To map the Magellanic Clouds, many studies have used variable stars, namely Cepheid and RR Lyrae variables, to determine the distances to these stars within the LMC and SMC quite accurately. These variable stars are such accurate distance indicators because they display a clear correlation between their pulsation periods and their intrinsic brightnesses. By measuring a star’s light curve and determining the period of time over which it varies, astronomers can calculate the star’s intrinsic brightness and compare it to observations. Any dimming of the star with respect to the brightness we expect to see is thus related to the star’s distance.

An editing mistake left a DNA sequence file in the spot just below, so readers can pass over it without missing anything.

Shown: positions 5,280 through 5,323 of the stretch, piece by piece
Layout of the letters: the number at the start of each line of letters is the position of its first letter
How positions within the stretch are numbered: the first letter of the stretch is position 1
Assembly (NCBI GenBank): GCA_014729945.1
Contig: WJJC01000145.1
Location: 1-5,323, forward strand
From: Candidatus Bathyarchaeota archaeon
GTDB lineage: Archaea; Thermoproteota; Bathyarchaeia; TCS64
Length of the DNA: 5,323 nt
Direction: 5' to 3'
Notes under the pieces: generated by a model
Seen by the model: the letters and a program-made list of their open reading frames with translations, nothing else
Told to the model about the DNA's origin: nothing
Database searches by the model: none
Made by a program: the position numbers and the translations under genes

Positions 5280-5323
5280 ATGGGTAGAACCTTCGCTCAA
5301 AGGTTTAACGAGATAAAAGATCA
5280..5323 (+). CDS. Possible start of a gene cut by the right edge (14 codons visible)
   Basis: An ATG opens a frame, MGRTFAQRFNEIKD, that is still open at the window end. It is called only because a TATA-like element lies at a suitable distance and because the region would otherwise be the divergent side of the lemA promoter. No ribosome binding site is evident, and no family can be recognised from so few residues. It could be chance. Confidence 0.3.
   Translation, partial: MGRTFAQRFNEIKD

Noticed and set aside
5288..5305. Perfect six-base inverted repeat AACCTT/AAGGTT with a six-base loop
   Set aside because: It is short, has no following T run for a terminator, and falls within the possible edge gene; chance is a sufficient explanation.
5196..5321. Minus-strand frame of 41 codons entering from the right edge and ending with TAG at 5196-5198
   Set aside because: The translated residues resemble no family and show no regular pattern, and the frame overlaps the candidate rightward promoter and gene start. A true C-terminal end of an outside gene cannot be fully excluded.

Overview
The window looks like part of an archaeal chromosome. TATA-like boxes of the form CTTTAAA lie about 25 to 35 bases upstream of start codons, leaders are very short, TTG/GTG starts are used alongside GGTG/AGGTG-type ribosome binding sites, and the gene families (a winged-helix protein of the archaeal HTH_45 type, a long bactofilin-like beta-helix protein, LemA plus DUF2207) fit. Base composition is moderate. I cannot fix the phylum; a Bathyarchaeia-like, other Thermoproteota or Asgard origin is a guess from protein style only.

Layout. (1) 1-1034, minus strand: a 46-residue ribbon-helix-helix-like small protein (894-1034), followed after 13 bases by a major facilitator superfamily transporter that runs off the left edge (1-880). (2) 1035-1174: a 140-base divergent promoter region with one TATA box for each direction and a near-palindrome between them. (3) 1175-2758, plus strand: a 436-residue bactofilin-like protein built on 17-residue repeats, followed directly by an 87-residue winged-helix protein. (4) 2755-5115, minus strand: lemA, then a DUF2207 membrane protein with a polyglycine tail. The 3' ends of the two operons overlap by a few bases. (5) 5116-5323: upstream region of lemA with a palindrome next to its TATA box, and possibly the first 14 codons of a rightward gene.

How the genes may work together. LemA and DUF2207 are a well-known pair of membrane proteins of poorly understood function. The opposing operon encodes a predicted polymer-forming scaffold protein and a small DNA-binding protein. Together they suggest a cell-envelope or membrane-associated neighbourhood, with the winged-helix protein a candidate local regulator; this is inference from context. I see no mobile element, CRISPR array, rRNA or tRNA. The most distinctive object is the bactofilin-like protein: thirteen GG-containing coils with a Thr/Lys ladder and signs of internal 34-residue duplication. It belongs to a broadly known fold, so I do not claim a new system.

Over time, increasing the catalogs of these variables and others within the Magellanic Clouds has begun to reveal their 3-D structure. From these measurements, astronomers have already determined that the SMC is highly elongated along our line of sight, stretching away from us with a length between 32,600 and 65,200 light-years. Overall, the SMC’s shape can be described as an “extended ellipsoid,” while the LMC appears to have a central bar structure and at least one spiral arm.